I am probably still clueless about many of my own misstatements, though I do remember a couple fairly vividly. In 2001, I was carrying three large suitcases and a smaller carry-on, riding a train from Rome to Padova, where I was about to spend ten months teaching at a British school. Getting the suitcases aboard took a major struggle, because I had to leave two on the platform while I put the other two onboard, and then go back for the others. After I took my seat, I had a short conversation with an Italian seat-mate. Very short, because my Italian was extremely limited then. As the train neared Bologna, where I had to switch trains, I decided to ask him for help getting my luggage off the train. So after telling him I had “quattro valigie,” I asked, “Posso auitarmi con le valigie?” He paused for a second and then said, “Certo.” I sat for a minute, pleased that I would have some assistance, and then I reviewed the conversation in my head. That’s when I realized that I had said, “Can I help myself?” instead of “Can you help me?” I tried to correct myself, but he said something like, “Don’t worry about it. I understood what you meant anyway.”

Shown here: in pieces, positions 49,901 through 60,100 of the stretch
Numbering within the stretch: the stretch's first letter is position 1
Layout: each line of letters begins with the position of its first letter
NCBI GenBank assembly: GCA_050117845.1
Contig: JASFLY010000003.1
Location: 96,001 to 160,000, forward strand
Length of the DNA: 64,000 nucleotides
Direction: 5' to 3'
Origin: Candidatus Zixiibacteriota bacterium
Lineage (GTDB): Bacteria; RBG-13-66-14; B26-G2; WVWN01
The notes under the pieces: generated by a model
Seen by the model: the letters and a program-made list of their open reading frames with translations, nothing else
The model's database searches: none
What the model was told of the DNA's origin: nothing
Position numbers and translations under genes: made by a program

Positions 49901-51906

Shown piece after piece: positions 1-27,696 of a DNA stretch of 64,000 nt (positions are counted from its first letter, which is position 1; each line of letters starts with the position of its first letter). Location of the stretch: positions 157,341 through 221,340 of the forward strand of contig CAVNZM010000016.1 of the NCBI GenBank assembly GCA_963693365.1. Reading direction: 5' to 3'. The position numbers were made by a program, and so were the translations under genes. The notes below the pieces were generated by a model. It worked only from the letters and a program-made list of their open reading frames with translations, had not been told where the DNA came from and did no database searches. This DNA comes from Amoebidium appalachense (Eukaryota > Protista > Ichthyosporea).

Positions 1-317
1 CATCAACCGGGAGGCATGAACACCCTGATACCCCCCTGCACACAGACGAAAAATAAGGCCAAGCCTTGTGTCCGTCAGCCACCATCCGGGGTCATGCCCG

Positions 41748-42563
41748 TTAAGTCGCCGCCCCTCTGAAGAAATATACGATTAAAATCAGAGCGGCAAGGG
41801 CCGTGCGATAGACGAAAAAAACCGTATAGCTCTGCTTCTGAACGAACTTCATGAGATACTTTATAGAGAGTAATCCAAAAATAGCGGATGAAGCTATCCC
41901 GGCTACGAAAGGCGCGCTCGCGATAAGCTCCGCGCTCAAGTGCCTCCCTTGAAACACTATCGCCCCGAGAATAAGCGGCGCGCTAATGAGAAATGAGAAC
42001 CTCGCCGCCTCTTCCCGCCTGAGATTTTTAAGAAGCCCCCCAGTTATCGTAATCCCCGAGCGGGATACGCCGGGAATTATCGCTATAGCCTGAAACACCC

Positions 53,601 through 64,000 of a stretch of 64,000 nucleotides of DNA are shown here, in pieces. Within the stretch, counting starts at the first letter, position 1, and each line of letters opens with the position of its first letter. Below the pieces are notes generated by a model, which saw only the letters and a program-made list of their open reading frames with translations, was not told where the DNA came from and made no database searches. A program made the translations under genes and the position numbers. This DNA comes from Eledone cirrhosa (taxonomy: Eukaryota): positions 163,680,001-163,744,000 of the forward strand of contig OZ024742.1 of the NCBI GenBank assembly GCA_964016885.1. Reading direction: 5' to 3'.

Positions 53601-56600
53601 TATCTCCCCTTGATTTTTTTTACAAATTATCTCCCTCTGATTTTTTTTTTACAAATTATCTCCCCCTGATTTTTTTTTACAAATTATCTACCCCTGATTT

Riding a bus in Padova during the school year, I embarrassed myself again. A lady got on the bus and sat in the empty seat next to me. Then she said something with “posto” at the end of the sentence. One of the lines in my Italian textbook had the phrase, “É occupato, questo posto?” which means, “Is this seat occupied?” Thinking that must be what she said, I said, “No.” She gave me a funny look and then spoke to a man standing next to her, saying essentially the same thing. He said yes, and she got up and went to talk to friend a few seats ahead of us. Then she came back and sat in the empty seat next to me, and by this time I realized that she had said, “Puo salvare questo posto?” I had rudely but unintentionally refused to save her seat for her. I was able to apologize and showed her the vocabulary flash cards that at that moment I had in my hands because I was “imparando Italiano,” learning Italian. We were both able to smile at my blunder, and I was grateful for the chance to explain myself.